One of the roses next to the neighbor's pasture has sized up nicely, and several at the north
end of the big bed (furthest from the house) are getting big too. I had just decided to plant
a bunch of big roses there because over 10 years of planting perennials had not proven fruitful.
The native bamboo always did better than everything else.

Swamp roses at the north end of the bed

There's still some willowleaf aster 'Miss Bessie' and orange daylilies, but hopefully the roses will grow over the daylilies soon. The orange daylilies are blooming now with the last of the swamp roses and the combination is .... not good. I'm going to clip them. I love groupings of orange daylilies, especially in a bit of shade to highlight their color so that they look like goblets filled with burning orange. Not with pink roses. Orange is a difficult color to incorporate into my garden. The only thing that can make pink and orange get along is the addition of purple, and 'Hippolyte' is done before the daylilies bloom.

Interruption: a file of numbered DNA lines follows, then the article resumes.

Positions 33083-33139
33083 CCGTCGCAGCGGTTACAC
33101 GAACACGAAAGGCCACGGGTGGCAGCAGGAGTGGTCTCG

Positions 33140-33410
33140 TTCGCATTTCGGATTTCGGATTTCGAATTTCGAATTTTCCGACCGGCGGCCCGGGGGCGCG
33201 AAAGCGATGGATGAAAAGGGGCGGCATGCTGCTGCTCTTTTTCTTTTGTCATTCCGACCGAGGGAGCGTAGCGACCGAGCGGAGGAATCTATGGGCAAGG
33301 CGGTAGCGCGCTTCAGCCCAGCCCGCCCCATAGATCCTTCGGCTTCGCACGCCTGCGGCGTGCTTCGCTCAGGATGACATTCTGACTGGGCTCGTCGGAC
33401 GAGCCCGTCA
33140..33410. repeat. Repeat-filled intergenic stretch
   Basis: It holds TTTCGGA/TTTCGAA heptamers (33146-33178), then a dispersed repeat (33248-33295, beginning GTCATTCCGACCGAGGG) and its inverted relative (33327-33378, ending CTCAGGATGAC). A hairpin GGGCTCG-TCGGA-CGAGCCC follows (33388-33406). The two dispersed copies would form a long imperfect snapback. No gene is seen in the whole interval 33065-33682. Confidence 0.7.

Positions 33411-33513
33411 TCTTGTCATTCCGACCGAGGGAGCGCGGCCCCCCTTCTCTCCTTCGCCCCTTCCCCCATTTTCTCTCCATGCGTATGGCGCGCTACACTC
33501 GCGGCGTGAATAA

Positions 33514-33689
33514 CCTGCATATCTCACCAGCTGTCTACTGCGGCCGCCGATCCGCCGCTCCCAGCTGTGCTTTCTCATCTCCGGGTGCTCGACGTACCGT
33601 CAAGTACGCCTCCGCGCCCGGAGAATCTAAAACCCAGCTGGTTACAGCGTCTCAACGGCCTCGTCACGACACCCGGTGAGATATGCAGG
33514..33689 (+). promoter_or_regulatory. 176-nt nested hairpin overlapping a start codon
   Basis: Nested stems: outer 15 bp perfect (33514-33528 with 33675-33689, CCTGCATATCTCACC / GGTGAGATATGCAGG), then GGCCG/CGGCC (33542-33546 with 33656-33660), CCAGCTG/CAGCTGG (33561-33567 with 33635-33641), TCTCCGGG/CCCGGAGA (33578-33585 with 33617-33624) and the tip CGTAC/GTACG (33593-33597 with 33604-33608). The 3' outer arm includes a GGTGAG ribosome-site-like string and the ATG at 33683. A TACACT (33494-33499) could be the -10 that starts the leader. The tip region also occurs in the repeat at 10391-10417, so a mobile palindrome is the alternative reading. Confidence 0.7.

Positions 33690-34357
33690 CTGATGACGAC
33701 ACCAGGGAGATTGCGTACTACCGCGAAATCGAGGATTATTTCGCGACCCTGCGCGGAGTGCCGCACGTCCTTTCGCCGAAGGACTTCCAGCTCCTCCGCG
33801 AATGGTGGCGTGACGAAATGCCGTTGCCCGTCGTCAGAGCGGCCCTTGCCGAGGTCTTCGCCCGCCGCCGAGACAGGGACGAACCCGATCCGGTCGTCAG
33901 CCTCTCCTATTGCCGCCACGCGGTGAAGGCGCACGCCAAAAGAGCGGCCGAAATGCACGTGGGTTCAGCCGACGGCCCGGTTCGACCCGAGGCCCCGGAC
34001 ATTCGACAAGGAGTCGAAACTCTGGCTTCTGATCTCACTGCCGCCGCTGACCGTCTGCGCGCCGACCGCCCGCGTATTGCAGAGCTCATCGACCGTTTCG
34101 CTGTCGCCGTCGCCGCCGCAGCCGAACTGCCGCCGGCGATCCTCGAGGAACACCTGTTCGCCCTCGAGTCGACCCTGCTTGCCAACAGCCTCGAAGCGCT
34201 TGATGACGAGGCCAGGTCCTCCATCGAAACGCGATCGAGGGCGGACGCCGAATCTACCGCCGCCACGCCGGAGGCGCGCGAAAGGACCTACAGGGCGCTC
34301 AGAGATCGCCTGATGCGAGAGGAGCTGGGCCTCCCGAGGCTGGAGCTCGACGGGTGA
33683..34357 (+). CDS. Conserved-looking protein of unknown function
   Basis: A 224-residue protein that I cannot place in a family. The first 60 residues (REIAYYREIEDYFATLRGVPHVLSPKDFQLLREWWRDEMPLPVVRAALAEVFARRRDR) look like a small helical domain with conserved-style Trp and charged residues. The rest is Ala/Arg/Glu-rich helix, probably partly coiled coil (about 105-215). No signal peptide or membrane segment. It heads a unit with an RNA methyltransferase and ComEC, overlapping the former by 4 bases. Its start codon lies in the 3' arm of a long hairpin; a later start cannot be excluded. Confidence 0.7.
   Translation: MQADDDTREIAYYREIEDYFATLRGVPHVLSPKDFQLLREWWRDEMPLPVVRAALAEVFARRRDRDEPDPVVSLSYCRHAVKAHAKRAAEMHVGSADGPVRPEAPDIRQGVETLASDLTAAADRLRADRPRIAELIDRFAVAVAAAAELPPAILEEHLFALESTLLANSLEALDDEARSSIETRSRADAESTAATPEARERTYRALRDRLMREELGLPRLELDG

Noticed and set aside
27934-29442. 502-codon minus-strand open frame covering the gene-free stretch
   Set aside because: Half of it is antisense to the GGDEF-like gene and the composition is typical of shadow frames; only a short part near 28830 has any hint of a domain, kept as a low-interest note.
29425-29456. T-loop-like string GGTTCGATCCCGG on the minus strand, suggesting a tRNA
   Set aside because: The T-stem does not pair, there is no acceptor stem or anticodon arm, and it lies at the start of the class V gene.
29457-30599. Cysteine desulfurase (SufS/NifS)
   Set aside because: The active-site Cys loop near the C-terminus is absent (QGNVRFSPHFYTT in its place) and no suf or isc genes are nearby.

Swamp rose and 'Hippolyte'. 'Hippolyte' is 4-5 feet high and wide now and has never looked
better. The flowers are full and ruffly and several different rich shades of purple... and
fragrant. An old rose fragrance that is as beautiful as the flowers.

The one and only 'Hansa' that is left in my garden with a swamp rose in the background.
Not sure what happened to them... they just died. I like the flowers so much that I ordered
another couple of 'Hansa' from High Country Roses. The habit isn't all that great -- it's been
a bit angular and awkward in my garden -- but I love the color and velvety texture of the blooms.


  1. Gosh, these roses on your property are absolutely amazing! They bloom in such profusion and the size of many of them is just mind boggling. My absolute favorite is 'Hippolyte', a gallica that I only can dream of growing, sigh... Thank you so much for sharing these wonderful roses from your garden. Seeing your photos brought a lot of joy to me tonight!